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Images and interesting observations taken with Gx series of astronomical cameras

Here we present only a few examples of images and scientific observations taken with Gx cameras. More complete lists of images acquired with respective camera series are attached to the end of each page describing particular series. These lists contain also authors, used telescopes, exposure details etc.

There is also a slide-show of the best images of deep-sky wonders taken with Gx cameras available in the Gallery section.

LBN 777 “Baby Eagle Nebula”
 Bright and shiny bluish nebulosity around stars belonging to the Pleiades open cluster shows us how interstellar gas and dust clouds look like when illuminated by nearby stars. But how about other parts of the Taurus molecular cloud (to which Pleiades belong), far from bright star cluster? The LBN 777 nebula is a good example how such cloud may look. (more...)
M16 “Eagle Nebula”
 The stream of amazing images from CielBoreal and CielAustral groups apparently never dries. The latest one shows the M16 star cluster and nebula, nicknamed the “Eagle Nebula”. This object become particularly famous when the detailed Hubble Space Telescope image of the nebula center, called “Pillars of Creation”, was published. (more...)
M31 Great Andromeda Galaxy
 Southern skies are probably richer than our northern ones. Northern hemisphere astronomers cannot see Magellan Clouds, Omega Centauri and other famous objects. But at last we at northern hemisphere can see the Great Andromeda galaxy. M31 galaxy in Andromeda is our own Milky Way galaxy sibling and both galaxies comprise a dominant, most massive pair of the local galaxy group. But the M31 holds another record – it is the most distant object, which light can be spotted by naked eye. (more...)
CTB-1 supernova remnant
 We have another rare “cosmic bubble” to show, but this time it is a remnant of ancient supernova explosion. The nebula is designated CTB-1 and is located in the constellation Cassiopeia. We not only never seen this bubble before, we were even not aware of its existence until Martin Myslivec send us this image, despite the object appears as big as full Moon on the sky. (more...)
SH2 308 nebula
 SH2 308 nebula (also known as Sharpless 308 or LBN 1052) in the constellation Canis Major is an example of “space bubble”, created by intense radiation of bright, hot Wolf-Rayet central star (another such object is for instance NGC7635 “Bubble nebula” in the constellation Cassiopeia). (more...)
NGC6995 “Veil Nebula”
 Thomas Lelu needed four sets of exposures, tiled to each other, to be able to assembly this wide field, yet very detailed mosaic of the NGC6995 nebula in the constellation Cygnus with his G2-4000 CCD camera. (more...)
NGC5128 “Centaurus A” galaxy
 This unique image of the NGC5128 galaxy, better known under the name “Centaurs A”, combines several unique qualities. (more...)
NGC7000 “North America” and NGC6888 “Crescent Nebula” in narrow band
 Thomas Lelu sent us another wonderful examples of great images captured with small camera. Thomas uses his G2-4000 camera on 10" Newtonian telescope (and also G1-0301 guiding camera) to capture very long exposures through filters, passing only very small interval of wavelengths. (more...)
ρ Ophiuchi
 Surroundings of the star ρ Ophiuchi is really photogenic. Only rarely offers any area on the sky such rich set of colors, despite these colors can be acquired only on photograph, they are too dim for human eye to recognize. What’s more, yellow hue is really unusual on the sky (do not be confused by narrow-band images, which are false-colored and thus often full of yellow nebulosity, we are talking about true colors now). (more...)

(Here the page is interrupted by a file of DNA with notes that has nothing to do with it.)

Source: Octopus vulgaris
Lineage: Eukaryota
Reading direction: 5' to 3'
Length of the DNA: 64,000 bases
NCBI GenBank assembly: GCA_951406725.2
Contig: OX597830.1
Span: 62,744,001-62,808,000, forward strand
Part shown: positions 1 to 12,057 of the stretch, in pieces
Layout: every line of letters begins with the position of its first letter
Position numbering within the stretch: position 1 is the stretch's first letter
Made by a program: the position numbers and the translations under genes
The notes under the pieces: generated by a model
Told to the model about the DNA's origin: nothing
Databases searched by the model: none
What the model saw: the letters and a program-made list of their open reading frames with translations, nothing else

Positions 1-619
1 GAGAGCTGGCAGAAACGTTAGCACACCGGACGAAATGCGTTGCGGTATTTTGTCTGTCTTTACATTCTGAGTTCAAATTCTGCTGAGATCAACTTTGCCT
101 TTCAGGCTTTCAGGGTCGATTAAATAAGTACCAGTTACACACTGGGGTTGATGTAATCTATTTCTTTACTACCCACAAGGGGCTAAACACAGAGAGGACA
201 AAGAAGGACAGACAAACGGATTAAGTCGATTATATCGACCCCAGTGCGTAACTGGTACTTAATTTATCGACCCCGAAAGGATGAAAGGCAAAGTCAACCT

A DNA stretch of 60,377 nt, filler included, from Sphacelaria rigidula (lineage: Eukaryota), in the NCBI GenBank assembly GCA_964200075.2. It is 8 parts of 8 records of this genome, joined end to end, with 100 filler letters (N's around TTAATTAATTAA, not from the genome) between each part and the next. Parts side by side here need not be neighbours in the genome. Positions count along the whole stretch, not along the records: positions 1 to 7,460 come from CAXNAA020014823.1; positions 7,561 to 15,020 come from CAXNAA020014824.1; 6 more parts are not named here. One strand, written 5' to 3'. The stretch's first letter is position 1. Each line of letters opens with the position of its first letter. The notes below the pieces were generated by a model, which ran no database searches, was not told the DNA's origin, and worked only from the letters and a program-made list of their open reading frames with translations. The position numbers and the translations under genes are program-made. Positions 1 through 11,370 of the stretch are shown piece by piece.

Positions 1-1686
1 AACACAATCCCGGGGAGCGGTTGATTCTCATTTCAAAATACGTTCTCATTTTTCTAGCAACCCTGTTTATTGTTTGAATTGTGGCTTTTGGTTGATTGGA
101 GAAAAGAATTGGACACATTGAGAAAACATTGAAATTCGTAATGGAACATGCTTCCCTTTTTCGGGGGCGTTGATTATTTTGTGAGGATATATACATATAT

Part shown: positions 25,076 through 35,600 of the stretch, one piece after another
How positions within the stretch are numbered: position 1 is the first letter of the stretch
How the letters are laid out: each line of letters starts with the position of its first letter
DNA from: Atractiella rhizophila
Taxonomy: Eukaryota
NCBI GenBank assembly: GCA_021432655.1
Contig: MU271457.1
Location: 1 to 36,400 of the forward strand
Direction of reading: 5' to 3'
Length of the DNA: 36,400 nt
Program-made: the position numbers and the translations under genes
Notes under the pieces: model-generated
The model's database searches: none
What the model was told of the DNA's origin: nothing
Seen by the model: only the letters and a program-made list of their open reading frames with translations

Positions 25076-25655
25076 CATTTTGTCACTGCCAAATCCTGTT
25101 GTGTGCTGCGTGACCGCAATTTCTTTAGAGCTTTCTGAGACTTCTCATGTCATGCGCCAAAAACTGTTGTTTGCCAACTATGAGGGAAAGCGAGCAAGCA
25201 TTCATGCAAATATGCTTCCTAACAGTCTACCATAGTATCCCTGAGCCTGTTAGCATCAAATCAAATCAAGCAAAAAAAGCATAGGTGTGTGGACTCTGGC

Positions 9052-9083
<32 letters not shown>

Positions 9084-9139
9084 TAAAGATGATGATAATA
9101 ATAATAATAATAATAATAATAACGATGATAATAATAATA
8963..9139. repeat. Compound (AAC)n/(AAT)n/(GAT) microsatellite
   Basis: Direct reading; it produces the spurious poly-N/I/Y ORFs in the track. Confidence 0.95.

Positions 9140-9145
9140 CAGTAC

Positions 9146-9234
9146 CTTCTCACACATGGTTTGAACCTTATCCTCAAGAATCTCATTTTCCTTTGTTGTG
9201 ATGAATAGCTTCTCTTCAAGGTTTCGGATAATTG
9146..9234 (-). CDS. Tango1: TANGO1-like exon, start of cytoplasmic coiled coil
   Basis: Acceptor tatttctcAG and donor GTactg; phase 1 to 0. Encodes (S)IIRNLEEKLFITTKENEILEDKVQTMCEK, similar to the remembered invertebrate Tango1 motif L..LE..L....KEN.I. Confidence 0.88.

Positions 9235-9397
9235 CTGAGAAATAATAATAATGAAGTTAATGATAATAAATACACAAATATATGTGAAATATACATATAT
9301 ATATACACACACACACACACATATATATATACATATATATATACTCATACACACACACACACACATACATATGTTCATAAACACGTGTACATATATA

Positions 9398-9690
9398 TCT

M83 “Southern Pinwheel” galaxy through 50 cm telescope
 Telescope with 50 cm diameter definitely belongs among big ones, at last for amateur astronomer. When combined with incredibly dark Chilean sky, exceptionally skilled and experienced group of amateur astronomers and last but not least the G4-16000 CCD camera, results are really stunning. Judge for yourselves. (more...)
NGC5128 “Centaurus A” and M83 “Southern Pinwheel” galaxies
 Images of two southern-hemisphere galaxies by Roger Gifkins clearly prove that even small camera can provide great images, of course when in the hands of highly skilled astro-photographer. Roger uses his G2-4000 camera on TOA 150 telescope. But exposure time, needed to capture such deep and detailed images, is counted in tens of hours. (more...)
NGC2237 “Rosette” in Monoceros
 We have already seen the NGC 2237 “Rosette” nebula imaged by Martin Myslivec in real colors. Well, almost real colors, as this image was acquired through two narrow-band filers, passing only very small portions of the visible spectrum (deep-red Hα line and blue-green OIII line). But because the nebula shines mainly in these two colors, its appearance is close to how human’s eye could see it. Now Martin added another exposure, taken in near infra-red SII line, which is even redder that Hα line and human eye cannot see it. So, it is not possible present such images in real colors and so-called “false colors” are used instead. (more...)
NGC4631 “Whale Galaxy” and NGC4656 “Hockey Stick Galaxy” in Canes Venatici
 Enjoy the exceptionally detailed view of the NGC4631 and NGC4656 pair of galaxies in the constellation Canes Venatici. Martin Myslivec needed 26 hours of exposures in red, green and blue filters to get color information as well as exposures without filter to obtain luminance image. Martin used his G3-16200 camera on a custom 30cm f/3.8 Newtonian astrograph. (more...)
M77 barred spiral galaxy in Cetus
 M77 in the constellation Cetus is a nice example of barred spiral galaxy, luckily oriented that we can see it almost directly from the direction of its rotation axis. As opposite to normal spiral galaxies, spiral arms do not originate in the galaxy central bulge. A straight bar of stars extends from the bulge instead, and arms start to develop into a characteristic spiral only from the end of the bar. (more...)
NGC 2237 “Rosette”